**ERIC Number:**ED211143

**Record Type:**RIE

**Publication Date:**1981-Oct-9

**Pages:**21

**Abstractor:**N/A

**ISBN:**N/A

**ISSN:**N/A

**EISSN:**N/A

An Honors Approach to Remedial Instruction.

Lay, L. Clark

A rationale is presented for an honors approach to remedial algebra instruction. Beginning with questions to be considered in the initial placement of students, the paper suggests that remedial students be enrolled at a level low enough to provide them with a reasonable chance to be good, even honors, students. It goes on to identify and contrast two approaches to mathematics instruction, Advanced Mathematics from an Elementary Standpoint (AMES) and Elementary Mathematics from an Advanced Standpoint (EMAS), and concludes that EMAS is more appropriate for remedial classes. The paper then suggests beginning instruction at the 4th-grade level, an achievement level common to remedial students, and enumerates the algebraic concepts accessible to students at this level. Several broad assumptions are then enumerated concerning remedial mathematics instruction, e.g., the low mathematical competence among students, the failure of past curricular reforms, sources of student difficulties in mathematics, the appropriate sequencing of concepts in instruction, and the need for content improvement in courses. In the remainder of the paper, three examples of using EMAS methods to teach the transformation and solution of linear equations are presented and illustrated. These examples illustrate the analysis of linear equations using the monoids for addition and multiplication and the partial groupoids for subtraction and division which are basic math competencies at the 4th-grade level. (KL)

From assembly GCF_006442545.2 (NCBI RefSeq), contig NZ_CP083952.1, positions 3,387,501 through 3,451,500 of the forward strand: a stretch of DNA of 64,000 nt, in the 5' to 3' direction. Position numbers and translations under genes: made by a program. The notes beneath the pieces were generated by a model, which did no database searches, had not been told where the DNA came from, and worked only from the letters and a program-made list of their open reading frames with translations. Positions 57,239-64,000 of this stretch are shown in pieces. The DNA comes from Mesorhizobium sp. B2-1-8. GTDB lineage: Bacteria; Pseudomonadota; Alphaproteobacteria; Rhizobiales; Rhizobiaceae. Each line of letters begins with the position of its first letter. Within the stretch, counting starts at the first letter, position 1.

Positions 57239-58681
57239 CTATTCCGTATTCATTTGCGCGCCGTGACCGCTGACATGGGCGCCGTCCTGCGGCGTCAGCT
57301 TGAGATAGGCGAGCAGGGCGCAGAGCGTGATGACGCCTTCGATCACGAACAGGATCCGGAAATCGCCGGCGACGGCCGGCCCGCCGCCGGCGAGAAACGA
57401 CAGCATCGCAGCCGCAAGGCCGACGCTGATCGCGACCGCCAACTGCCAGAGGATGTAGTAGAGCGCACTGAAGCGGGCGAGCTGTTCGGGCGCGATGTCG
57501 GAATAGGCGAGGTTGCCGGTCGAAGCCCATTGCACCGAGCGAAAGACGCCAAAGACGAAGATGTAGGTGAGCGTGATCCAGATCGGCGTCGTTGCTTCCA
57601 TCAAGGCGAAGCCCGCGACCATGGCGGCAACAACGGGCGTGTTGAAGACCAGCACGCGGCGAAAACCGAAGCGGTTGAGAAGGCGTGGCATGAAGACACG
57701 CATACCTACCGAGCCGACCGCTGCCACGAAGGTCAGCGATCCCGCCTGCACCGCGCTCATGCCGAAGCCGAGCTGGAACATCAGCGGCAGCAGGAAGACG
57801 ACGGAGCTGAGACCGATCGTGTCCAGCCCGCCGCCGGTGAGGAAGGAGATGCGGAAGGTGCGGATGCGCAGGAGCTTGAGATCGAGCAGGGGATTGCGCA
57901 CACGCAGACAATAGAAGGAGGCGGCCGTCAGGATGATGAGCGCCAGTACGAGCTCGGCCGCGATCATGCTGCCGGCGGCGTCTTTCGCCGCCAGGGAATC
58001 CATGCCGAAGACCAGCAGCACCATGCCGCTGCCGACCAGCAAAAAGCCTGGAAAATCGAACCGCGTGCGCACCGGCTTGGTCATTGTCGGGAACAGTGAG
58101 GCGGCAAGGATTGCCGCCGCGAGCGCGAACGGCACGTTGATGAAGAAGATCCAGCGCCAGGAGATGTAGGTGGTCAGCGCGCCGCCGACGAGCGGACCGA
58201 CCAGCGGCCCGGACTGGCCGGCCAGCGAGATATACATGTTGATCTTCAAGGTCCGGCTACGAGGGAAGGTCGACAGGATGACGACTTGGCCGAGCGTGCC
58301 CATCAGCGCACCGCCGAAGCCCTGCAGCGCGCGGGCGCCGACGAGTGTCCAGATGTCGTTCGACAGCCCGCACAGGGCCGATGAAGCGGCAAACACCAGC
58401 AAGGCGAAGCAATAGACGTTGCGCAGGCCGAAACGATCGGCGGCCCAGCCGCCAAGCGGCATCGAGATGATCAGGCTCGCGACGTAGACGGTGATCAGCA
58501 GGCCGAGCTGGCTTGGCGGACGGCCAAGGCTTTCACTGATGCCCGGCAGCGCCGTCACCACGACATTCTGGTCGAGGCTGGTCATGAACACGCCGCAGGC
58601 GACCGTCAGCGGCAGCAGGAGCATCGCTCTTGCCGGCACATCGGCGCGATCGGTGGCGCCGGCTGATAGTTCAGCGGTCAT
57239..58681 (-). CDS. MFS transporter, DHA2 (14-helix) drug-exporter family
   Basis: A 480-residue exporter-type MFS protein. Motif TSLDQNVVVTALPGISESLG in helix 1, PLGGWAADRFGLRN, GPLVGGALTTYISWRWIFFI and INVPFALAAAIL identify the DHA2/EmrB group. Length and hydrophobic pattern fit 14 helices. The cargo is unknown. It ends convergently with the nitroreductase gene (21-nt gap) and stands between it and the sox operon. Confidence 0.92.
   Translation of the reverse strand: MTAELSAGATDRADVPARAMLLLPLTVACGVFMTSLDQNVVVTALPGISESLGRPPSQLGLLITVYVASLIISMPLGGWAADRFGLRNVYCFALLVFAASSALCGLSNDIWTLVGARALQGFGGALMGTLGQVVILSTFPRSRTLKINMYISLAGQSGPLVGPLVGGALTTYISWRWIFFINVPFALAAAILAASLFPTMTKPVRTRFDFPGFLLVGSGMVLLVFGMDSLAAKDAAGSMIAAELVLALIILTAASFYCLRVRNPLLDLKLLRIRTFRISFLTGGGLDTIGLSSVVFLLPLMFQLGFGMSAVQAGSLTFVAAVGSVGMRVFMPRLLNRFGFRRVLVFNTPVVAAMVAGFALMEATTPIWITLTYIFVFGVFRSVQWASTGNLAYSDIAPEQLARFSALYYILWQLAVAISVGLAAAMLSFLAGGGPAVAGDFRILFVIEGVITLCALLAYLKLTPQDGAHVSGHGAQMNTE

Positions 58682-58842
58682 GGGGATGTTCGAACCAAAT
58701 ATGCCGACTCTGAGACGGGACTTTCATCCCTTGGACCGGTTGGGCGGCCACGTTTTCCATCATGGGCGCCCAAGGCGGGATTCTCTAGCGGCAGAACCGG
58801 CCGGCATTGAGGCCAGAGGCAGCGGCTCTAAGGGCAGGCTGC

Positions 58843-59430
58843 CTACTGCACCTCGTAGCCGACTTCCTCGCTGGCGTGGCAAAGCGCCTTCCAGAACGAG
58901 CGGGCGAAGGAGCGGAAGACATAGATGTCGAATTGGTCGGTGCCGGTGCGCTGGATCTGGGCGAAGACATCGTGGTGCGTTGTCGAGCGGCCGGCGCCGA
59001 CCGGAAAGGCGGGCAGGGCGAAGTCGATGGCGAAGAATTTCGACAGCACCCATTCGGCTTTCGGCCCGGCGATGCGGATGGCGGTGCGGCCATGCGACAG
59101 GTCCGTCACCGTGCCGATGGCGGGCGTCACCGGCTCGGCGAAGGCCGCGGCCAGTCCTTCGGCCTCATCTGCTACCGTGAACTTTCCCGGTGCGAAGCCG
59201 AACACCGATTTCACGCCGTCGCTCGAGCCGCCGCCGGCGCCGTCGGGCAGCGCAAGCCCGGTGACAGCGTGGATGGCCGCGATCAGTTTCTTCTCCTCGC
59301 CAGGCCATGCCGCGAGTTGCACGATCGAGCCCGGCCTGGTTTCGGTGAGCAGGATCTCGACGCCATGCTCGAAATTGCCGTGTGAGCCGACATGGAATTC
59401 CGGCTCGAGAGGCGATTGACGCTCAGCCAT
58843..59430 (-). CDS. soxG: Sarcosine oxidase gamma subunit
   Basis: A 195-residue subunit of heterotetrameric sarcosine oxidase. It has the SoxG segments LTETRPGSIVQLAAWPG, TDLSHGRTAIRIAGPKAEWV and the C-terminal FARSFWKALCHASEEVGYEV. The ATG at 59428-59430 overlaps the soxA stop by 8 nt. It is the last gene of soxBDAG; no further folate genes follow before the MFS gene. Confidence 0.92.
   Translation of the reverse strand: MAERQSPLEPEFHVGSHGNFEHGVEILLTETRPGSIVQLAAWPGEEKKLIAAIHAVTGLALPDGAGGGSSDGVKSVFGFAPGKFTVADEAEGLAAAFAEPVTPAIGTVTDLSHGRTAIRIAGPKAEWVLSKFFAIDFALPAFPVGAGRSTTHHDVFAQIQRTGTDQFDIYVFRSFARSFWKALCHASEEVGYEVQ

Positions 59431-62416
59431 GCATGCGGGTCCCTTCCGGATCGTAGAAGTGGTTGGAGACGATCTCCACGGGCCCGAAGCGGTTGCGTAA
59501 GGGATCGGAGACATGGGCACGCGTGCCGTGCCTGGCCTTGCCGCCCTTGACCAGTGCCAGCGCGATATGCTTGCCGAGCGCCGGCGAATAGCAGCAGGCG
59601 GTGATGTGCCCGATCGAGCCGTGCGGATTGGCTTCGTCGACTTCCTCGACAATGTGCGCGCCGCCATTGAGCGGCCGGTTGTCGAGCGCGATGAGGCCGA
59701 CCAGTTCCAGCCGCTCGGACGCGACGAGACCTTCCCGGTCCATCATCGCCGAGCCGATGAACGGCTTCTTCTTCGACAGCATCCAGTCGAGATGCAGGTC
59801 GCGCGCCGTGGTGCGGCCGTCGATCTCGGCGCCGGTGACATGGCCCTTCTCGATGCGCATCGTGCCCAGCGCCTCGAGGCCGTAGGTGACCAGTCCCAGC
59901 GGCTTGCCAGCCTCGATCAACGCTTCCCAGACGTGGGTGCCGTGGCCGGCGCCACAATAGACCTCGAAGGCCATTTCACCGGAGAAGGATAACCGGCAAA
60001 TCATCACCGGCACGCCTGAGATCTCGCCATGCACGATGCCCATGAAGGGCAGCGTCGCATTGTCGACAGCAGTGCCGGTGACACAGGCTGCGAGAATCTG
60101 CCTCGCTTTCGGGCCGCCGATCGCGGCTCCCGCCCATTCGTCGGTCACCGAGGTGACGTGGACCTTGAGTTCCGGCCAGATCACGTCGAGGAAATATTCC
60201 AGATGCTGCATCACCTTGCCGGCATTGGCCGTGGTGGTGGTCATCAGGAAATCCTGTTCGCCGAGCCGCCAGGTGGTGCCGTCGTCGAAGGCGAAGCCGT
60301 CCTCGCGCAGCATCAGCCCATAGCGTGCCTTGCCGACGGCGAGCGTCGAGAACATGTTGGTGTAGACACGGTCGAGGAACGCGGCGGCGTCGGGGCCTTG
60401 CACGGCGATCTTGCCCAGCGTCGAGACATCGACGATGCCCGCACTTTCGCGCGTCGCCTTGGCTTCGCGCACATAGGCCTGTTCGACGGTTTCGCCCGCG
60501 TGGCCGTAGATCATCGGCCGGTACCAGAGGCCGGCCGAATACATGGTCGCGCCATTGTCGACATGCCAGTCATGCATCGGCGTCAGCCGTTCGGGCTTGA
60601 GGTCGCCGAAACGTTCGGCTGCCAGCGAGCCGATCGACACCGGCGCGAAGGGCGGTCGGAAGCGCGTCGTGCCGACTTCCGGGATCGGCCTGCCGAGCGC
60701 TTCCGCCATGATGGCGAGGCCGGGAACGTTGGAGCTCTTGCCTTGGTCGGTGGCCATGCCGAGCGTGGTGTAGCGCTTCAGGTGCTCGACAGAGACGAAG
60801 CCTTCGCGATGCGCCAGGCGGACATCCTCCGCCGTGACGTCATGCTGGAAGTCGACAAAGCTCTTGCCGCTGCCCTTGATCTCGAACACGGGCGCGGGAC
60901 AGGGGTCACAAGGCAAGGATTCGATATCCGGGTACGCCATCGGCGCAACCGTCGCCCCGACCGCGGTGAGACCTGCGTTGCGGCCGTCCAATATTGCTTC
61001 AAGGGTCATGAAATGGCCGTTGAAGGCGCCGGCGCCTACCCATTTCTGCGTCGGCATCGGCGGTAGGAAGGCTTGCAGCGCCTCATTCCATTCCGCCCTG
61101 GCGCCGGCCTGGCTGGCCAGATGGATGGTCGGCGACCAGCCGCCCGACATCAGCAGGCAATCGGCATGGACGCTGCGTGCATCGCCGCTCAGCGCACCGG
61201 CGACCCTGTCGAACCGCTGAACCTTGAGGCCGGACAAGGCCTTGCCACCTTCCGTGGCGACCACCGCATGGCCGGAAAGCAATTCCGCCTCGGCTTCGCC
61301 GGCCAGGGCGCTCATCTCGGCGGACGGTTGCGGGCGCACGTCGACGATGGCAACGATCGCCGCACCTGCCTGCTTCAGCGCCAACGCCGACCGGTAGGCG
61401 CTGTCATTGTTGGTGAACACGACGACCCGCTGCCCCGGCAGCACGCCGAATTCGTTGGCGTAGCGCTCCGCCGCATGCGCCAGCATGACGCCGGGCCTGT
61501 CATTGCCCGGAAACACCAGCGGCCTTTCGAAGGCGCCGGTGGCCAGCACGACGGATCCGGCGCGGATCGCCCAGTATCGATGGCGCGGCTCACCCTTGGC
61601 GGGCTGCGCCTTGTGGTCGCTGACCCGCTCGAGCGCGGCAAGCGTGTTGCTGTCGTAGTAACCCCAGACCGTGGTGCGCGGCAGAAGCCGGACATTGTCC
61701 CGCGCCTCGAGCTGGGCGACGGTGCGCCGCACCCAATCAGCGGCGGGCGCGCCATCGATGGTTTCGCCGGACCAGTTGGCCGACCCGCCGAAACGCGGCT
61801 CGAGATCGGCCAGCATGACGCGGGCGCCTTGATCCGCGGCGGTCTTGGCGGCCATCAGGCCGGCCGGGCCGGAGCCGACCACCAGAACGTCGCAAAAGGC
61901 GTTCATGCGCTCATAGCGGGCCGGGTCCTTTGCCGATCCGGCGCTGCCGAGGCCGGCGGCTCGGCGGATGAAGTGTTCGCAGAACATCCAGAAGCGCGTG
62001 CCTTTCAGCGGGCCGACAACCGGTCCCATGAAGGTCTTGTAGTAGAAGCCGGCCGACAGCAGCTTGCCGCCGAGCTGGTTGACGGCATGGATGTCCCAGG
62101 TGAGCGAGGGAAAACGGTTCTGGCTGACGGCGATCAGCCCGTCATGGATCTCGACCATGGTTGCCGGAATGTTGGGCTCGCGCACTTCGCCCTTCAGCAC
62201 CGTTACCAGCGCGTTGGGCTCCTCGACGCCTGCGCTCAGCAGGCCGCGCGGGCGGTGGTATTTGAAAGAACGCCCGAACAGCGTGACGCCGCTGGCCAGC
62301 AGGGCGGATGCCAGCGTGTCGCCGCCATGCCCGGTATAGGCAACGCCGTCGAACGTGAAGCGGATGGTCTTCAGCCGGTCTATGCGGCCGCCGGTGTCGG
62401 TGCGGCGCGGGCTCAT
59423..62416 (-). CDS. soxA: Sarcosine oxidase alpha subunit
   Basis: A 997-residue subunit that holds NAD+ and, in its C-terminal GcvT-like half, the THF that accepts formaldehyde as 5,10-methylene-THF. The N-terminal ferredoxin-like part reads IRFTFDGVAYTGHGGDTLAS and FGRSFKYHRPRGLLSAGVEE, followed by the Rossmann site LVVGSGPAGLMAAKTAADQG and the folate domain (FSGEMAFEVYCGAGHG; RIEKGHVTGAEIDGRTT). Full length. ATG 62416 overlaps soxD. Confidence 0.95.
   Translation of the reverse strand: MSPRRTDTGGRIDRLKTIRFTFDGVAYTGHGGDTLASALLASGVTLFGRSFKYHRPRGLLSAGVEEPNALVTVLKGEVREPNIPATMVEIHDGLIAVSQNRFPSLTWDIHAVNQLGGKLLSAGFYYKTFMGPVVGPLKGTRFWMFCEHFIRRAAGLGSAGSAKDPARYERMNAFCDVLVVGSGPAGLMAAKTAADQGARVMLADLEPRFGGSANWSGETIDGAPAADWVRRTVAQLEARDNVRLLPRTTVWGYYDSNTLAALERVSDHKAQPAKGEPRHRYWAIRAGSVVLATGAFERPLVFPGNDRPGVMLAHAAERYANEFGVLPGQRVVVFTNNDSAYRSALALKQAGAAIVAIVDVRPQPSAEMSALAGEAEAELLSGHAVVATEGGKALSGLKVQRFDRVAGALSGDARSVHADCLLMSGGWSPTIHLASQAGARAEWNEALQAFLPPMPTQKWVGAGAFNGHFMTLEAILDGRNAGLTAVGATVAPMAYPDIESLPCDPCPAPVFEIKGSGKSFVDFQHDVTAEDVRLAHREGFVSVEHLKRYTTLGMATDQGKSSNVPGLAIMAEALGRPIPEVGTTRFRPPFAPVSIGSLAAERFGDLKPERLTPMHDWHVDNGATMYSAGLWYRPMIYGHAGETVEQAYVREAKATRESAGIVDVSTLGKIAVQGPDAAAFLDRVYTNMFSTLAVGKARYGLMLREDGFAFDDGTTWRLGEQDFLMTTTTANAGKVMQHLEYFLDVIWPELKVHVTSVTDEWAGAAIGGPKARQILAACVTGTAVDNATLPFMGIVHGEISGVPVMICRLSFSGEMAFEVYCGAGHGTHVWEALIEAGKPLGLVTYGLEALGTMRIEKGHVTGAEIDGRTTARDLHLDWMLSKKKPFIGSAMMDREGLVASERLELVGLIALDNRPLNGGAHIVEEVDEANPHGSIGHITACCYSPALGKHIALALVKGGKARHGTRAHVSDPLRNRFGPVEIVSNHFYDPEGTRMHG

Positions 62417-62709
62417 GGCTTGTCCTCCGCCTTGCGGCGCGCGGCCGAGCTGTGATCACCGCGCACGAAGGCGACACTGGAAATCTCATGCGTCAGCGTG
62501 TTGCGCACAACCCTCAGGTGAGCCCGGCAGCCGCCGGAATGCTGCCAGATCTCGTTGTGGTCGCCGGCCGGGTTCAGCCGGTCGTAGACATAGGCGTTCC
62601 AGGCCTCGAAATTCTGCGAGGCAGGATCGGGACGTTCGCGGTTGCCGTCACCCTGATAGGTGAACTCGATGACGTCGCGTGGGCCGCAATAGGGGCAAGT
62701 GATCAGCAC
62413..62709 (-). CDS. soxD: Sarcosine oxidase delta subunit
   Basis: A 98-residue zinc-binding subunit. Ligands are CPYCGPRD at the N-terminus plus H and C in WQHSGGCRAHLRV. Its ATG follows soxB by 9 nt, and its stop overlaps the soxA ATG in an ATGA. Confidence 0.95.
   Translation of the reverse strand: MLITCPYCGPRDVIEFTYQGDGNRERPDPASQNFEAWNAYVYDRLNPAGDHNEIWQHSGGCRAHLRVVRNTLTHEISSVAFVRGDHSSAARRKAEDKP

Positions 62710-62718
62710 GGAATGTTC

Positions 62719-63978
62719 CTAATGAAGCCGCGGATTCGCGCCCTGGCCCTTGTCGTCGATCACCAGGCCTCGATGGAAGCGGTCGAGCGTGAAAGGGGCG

**Publication Type:**Speeches/Meeting Papers; Reports - Descriptive

**Education Level:**N/A

**Audience:**N/A

**Language:**English

**Sponsor:**N/A

**Authoring Institution:**N/A

**Grant or Contract Numbers:**N/A

**Note:**Paper presented at the National Convention of the American Mathematical Association of Two-Year Colleges (New Orleans, LA, October 7-11, 1981).